Business Gurus: To whom do Iowa leaders turn for advice?

April 8, 2016 | Business Gurus: To whom do Iowa leaders turn for advice? Iowa Association of Business and Industry,

Being in charge of a company or business can mean overseeing employees, filling job positions, managing budgetary information and, in general, having many more responsibilities.

The person in the boss’s office is expected to balance all of these things and keep the company on track, but this can lead to questions about how to do all of this effectively and in the best interest of the company.

“Sometimes it’s lonely at the top,” said Bryan Arzani, co-founder and vice president of The Results Group LLC, a consulting firm that helps business owners and executives with employment development needs. “They don’t have a lot of people as a sounding board. They don’t have a peer because they’re at the top. They don’t want to talk to a subordinate because that can cause instability or concerns.”

That’s why many chief executive officers and business managers from industries such as service, manufacturing, government, nonprofit and more turn to professional consultants and third-party firms to provide them with guidance and advice about how to handle these issues and other concerns.

A professional consultant or business coach can provide CEOs and managers with the clarity they need and educate them about all aspects of business from leadership to financial issues to marketing, said Monte Wyatt, owner of ActionCOACH Business Coaching.

Once an executive or manager utilizes the help of a consultant, the business can have greater focus, which can lead to revenue growth, additional employees or even selling the business for a profit, Wyatt said.

Consultants guide executives, business managers to make decisions, handle issues

Wyatt said executives and managers need to be made aware of opportunities and challenges in order to help their organization, and to ensure that their mission is understood across all levels of the business.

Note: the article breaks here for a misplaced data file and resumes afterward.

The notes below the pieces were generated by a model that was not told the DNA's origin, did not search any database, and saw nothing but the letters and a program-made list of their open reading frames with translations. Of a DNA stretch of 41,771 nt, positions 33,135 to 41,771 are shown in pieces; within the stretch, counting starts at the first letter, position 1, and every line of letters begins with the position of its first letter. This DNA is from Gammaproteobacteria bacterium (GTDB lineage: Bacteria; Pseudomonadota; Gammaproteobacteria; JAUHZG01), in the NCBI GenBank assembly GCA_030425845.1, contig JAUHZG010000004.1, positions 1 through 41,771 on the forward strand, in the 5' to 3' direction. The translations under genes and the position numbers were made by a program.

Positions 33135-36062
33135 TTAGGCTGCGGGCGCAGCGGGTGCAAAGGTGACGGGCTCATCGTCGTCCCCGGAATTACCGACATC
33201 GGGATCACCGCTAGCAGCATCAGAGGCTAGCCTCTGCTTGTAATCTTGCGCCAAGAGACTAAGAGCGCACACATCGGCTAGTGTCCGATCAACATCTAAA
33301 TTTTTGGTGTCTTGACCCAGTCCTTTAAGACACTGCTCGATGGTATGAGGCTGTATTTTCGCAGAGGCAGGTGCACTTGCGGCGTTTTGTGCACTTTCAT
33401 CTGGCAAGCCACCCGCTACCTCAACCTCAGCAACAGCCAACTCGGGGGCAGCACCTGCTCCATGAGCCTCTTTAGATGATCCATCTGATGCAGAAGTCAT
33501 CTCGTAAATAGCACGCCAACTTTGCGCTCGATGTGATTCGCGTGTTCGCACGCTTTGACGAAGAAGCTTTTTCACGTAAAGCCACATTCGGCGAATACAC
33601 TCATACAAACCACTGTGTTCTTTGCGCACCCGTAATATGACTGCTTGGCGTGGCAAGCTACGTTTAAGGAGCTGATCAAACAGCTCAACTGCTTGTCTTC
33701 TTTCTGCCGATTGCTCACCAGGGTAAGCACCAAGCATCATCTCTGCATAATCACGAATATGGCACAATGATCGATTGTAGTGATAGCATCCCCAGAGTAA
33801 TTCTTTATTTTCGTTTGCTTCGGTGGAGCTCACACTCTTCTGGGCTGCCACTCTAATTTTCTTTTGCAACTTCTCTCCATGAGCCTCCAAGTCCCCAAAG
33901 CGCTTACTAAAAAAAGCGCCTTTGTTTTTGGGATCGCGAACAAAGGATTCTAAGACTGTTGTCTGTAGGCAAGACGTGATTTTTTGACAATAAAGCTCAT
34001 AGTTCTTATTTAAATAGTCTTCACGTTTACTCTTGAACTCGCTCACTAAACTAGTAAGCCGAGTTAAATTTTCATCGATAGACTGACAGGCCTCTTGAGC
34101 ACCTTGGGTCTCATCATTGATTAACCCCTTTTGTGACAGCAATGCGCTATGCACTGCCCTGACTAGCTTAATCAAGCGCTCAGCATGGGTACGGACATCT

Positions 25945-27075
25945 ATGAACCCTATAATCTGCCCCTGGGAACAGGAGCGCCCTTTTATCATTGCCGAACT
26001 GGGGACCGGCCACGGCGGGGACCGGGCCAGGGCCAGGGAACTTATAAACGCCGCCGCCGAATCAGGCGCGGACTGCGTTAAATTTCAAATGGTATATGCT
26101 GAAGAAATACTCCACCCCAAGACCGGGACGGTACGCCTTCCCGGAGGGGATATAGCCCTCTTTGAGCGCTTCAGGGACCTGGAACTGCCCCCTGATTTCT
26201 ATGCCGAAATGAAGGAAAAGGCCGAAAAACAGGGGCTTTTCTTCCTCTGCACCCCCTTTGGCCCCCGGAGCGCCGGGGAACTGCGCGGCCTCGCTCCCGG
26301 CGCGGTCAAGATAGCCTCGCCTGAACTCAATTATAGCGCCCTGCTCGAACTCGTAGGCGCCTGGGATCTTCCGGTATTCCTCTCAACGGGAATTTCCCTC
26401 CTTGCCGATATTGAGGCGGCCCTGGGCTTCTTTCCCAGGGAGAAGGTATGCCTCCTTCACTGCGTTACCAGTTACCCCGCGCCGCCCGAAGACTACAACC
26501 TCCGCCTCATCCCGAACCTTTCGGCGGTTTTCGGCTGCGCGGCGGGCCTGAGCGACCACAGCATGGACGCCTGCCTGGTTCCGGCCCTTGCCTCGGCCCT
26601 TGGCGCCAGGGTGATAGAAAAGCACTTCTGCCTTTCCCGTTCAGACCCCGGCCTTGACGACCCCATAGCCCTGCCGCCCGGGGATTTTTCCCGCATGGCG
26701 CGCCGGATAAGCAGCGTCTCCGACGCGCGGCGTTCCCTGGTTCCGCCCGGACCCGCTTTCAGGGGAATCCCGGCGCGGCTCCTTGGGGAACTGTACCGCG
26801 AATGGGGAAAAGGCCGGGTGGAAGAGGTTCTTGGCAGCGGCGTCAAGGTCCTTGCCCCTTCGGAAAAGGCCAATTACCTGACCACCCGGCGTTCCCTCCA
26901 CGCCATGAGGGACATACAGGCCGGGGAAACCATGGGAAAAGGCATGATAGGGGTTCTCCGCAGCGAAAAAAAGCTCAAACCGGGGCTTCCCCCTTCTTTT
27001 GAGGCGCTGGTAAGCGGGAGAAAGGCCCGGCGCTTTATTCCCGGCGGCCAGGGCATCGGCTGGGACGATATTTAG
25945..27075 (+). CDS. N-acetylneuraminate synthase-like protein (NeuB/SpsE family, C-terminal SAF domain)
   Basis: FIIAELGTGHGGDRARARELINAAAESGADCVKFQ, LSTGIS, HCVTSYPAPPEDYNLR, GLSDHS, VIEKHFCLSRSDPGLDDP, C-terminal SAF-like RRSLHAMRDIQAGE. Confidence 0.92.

“It starts with me asking a lot of questions that they may not have ever asked themselves or no one has ever asked them,” he said.

A business consultant or coach will help an executive create a plan and guide them to implement it and use it for their business. That expert will then hold the executive or manager accountable for the goals and actions they’ve committed to making.

Wyatt gives his clients a 90-day action plan to follow and stays connected with them throughout the 90-day period and afterward to ensure they’re making progress and taking action. He works with the CEOs or owners of about 22 fast-growing businesses and helps provide them with strategy about the future growth of their companies, how to engage their teams and employees, and ways the companies can operate more efficiently.

“Their sales are growing, but their inside effectiveness may not be growing as fast as the outside,” he explained. “My goal is to teach them to be the best CEO and business owner possible, and give them new habits and skill sets for them or the organization.”

Employee development, retention questions drive need for professional help

The successful growth of a company can mean the need to hire additional employees. To meet those demands, executives and business managers must ensure that they hire qualified employees with the skills and the personalities needed to perform their duties, know how to retain those employees and create a company culture that makes employees feel valued. Or the company may be in the opposite position and need to trim its work- force in order to operate more efficiently.

Arzani said an employee development consultant can assist a business manager in knowing whether an employee will fit within the organization and then provide them with the necessary tools to be successful.

One of the areas where Arzani’s company assists businesses is helping them decide which employees to hire and training their technical employees to have the capacity to work in a client-interaction role. The Results Group helps determine the employee’s behavior, their drive, how they process information and how their personality plays into their role as an employee.

Through consulting services such as this, executives and managers – The Results Group’s clients include businesses in the oil and gas, insurance, financial, heavy construction and distribution industries – can learn whether an employee is wired to interact with clients rather than throwing that person into a position where they are destined to fail. The bosses are able to understand the personality of the employee and the skill sets that best suit them rather than forcing them to be something they are not, and then providing the employee with the training that is necessary to place them into the appropriate position.

An employee development consultant also helps executives identify potential leaders and how to train them, how to position employees into the best roles for the talents they possess, and how to give employees the training they need in order to be more successful, Arzani said.